develop insights into Japanese, South East Asian, Korean, Indian and, of course, Chinese attitudes and habits. Manage a multinational team. Secure at least one role in your career that entitles you to an APEC Business Travel Card and the joy of skipping the arrivals queue at Hong Kong Airport’s passport control zone,
English works almost everywhere, which is great, but it does mean that, unlike your German and Chinese colleagues, you don’t have their motivation to learn a second language,
people quit their managers, not companies. Embrace the responsibility of mentoring others. An energised and loyal team can change entire games and upend markets, and
do not lose focus on what is important: your health, wellbeing and your family. Definitely don’t sweat the small stuff. Finally, always consider what will be your legacy. Did you change the game for the better?
Cricket Australia head of marketing
Given you’re right at the start of your marketing career, make sure you learn as much as you can and try your hand at different roles to build up your experience.
If there is one piece of advice I could give to help with your career it would be PIE… I know that sounds strange, so let me explain.
PIE stands for Performance, Image and Exposure – you need all three to really succeed.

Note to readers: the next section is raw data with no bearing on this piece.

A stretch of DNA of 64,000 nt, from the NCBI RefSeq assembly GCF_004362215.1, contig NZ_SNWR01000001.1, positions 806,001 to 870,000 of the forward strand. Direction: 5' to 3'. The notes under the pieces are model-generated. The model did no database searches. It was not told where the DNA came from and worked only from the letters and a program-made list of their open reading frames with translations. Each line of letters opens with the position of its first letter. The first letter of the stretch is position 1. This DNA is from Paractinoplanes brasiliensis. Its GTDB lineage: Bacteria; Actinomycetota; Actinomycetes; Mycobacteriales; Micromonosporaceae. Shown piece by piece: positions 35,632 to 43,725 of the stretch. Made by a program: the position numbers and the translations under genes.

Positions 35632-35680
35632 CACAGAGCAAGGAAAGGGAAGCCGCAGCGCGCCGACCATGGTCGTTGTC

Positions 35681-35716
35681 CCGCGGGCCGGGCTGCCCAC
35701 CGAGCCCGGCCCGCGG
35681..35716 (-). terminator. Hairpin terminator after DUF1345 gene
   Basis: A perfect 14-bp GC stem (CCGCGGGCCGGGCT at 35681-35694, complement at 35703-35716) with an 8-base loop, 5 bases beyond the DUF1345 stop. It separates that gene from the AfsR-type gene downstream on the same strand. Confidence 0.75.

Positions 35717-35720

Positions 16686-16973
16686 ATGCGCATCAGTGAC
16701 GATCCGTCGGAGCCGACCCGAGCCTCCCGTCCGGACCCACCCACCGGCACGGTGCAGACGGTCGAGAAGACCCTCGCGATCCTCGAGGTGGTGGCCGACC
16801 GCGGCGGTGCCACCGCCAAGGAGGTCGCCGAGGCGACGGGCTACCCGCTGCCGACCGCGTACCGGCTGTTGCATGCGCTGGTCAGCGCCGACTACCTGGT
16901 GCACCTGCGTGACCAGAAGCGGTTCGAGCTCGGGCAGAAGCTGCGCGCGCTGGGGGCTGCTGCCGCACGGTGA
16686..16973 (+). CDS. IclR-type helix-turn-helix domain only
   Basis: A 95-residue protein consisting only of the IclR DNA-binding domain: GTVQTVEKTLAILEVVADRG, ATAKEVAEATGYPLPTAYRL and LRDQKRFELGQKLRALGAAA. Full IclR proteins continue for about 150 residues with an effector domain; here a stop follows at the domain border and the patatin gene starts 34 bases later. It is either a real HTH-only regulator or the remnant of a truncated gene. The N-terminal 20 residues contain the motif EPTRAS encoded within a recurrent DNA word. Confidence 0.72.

‘Performance’ is the first step – you need to do this right to get anywhere. Not only do you need to be a high achiever, everyone around you at work needs to think so too. Make sure you deliver over and above management’s expectations, because when you do people will see you as someone who delivers results and is ready for the next level.
While ‘Performance’ is about what you deliver, ‘Image’ is about how you deliver it. It’s about how you engage with people and the impression you create with every interaction. You don’t need to be soft, but just take care to engage with people well. Look at the image of senior management as a model for success and regularly ask for 360-degree feedback from your peers and management – as painful as it is sometimes, accept it as a gift that will help your career.
Finally, you need ‘Exposure’. Be clear about what your career goal is and spend time identifying the people that will have an impact upon your chances of getting there – these are the people you need to get exposure with. Put your hand up for projects where you will get visibility with those stakeholders, go to networking events, create a mentor relationship and organise meetings directly with stakeholders to update them on your work and get advice from them. You’ll also have to become comfortable talking about your achievements – unless you talk about what you’ve done, how will other people know?
I promise you, if you do the above, your career success will be easy as PIE!